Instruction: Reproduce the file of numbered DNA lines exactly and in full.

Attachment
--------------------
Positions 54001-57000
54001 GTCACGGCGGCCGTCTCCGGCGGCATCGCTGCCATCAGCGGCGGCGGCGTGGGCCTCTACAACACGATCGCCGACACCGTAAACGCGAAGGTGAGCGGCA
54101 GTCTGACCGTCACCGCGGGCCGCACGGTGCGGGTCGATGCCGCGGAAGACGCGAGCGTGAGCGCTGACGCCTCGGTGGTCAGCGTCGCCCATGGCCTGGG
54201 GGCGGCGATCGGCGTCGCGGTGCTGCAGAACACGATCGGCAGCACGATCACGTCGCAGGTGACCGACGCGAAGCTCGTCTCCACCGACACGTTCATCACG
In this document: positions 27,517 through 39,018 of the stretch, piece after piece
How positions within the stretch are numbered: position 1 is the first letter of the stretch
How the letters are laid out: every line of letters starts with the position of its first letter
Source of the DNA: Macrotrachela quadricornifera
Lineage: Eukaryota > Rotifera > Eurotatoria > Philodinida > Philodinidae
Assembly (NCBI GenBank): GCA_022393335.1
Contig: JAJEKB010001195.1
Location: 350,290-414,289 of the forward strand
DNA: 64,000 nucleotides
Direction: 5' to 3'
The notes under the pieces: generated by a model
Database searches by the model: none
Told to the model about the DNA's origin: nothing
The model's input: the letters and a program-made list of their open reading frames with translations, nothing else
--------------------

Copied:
Positions 54001-57000
54001 GTCACGGCGGCCGTCTCCGGCGGCATCGCTGCCATCAGCGGCGGCGGCGTGGGCCTCTACAACACGATCGCCGACACCGTAAACGCGAAGGTGAGCGGCA
54101 GTCTGACCGTCACCGCGGGCCGCACGGTGCGGGTCGATGCCGCGGAAGACGCGAGCGTGAGCGCTGACGCCTCGGTGGTCAGCGTCGCCCATGGCCTGGG
54201 GGCGGCGATCGGCGTCGCGGTGCTGCAGAACACGATCGGCAGCACGATCACGTCGCAGGTGACCGACGCGAAGCTCGTCTCCACCGACACGTTCATCACG
In this document: positions 27,517 through 39,018 of the stretch, piece after piece
How positions within the stretch are numbered: position 1 is the first letter of the stretch
How the letters are laid out: every line of letters starts with the position of its first letter
Source of the DNA: Macrotrachela quadricornifera
Lineage: Eukaryota > Rotifera > Eurotatoria > Philodinida > Philodinidae
Assembly (NCBI GenBank): GCA_022393335.1
Contig: JAJEKB010001195.1
Location: 350,290-414,289 of the forward strand
DNA: 64,000 nucleotides
Direction: 5' to 3'
The notes under the pieces: generated by a model
Database searches by the model: none
Told to the model about the DNA's origin: nothing
The model's input: the letters and a program-made list of their open reading frames with translations, nothing else